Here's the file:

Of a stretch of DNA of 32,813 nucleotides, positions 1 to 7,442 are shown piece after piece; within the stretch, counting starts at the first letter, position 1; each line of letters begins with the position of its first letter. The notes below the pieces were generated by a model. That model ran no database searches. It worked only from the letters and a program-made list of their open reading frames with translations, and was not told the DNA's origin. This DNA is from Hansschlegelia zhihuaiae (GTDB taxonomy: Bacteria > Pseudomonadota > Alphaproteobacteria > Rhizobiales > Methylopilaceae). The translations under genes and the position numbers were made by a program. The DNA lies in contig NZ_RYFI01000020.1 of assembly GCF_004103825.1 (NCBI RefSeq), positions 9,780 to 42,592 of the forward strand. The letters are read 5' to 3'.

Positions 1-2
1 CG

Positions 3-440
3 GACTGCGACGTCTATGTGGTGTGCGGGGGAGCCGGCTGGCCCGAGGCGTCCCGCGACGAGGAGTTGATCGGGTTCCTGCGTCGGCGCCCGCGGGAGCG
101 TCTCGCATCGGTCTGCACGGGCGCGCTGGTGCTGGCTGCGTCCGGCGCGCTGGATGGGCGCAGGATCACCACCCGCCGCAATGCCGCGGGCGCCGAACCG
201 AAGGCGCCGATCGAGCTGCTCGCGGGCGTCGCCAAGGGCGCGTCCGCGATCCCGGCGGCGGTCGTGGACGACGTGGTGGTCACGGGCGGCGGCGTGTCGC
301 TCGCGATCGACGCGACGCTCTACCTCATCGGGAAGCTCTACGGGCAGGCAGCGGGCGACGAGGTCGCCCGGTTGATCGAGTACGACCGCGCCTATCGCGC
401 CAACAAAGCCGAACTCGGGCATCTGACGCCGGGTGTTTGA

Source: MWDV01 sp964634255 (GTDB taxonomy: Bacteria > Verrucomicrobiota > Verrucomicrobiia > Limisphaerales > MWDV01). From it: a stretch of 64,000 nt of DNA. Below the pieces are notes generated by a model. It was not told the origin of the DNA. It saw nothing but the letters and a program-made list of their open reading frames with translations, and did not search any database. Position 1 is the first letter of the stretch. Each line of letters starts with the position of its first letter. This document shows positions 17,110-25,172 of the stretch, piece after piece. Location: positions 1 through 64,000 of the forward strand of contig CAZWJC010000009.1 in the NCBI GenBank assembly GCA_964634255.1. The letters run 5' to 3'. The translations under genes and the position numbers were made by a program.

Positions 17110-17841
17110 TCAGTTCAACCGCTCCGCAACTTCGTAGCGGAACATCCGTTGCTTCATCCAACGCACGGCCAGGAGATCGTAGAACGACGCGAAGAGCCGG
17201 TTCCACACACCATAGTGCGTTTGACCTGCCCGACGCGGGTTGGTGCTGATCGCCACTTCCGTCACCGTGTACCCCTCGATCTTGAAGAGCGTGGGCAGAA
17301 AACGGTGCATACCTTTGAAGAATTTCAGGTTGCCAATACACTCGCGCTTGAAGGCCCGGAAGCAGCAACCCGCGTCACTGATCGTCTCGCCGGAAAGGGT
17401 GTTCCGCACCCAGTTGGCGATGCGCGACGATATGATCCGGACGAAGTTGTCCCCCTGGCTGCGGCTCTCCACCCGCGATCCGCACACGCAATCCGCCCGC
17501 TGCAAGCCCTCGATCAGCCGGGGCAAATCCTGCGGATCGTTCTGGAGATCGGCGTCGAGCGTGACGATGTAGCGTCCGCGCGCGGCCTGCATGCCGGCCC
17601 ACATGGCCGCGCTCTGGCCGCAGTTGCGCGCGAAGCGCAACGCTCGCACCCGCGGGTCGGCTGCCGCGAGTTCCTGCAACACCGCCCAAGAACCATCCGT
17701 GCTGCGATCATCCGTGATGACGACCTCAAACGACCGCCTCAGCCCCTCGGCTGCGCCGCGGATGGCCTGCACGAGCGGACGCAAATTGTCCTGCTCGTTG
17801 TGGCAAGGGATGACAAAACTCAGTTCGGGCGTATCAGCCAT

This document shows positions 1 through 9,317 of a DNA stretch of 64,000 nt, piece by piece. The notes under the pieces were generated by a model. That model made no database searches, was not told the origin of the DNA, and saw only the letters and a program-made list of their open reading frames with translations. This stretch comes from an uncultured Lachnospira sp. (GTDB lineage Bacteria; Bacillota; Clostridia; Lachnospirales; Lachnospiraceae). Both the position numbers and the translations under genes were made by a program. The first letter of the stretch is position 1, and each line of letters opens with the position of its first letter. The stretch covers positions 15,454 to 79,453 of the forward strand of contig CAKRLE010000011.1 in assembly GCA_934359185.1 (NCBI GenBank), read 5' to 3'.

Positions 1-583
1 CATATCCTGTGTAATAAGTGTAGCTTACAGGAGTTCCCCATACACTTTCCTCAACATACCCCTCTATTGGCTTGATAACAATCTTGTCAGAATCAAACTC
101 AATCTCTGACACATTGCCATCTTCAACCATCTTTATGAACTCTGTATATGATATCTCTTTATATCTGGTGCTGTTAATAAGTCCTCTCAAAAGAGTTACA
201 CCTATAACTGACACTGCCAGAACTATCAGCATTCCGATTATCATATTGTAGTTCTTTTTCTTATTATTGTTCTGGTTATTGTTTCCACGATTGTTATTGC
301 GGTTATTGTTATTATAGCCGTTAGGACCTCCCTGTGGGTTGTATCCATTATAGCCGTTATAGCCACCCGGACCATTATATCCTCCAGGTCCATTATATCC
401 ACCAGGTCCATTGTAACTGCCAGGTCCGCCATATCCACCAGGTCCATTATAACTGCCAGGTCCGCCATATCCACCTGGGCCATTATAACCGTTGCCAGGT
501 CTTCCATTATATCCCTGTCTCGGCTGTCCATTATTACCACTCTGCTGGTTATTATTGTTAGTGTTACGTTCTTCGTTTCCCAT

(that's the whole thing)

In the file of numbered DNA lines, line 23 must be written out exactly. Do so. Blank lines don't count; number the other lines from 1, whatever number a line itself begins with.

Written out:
101 AATCTCTGACACATTGCCATCTTCAACCATCTTTATGAACTCTGTATATGATATCTCTTTATATCTGGTGCTGTTAATAAGTCCTCTCAAAAGAGTTACA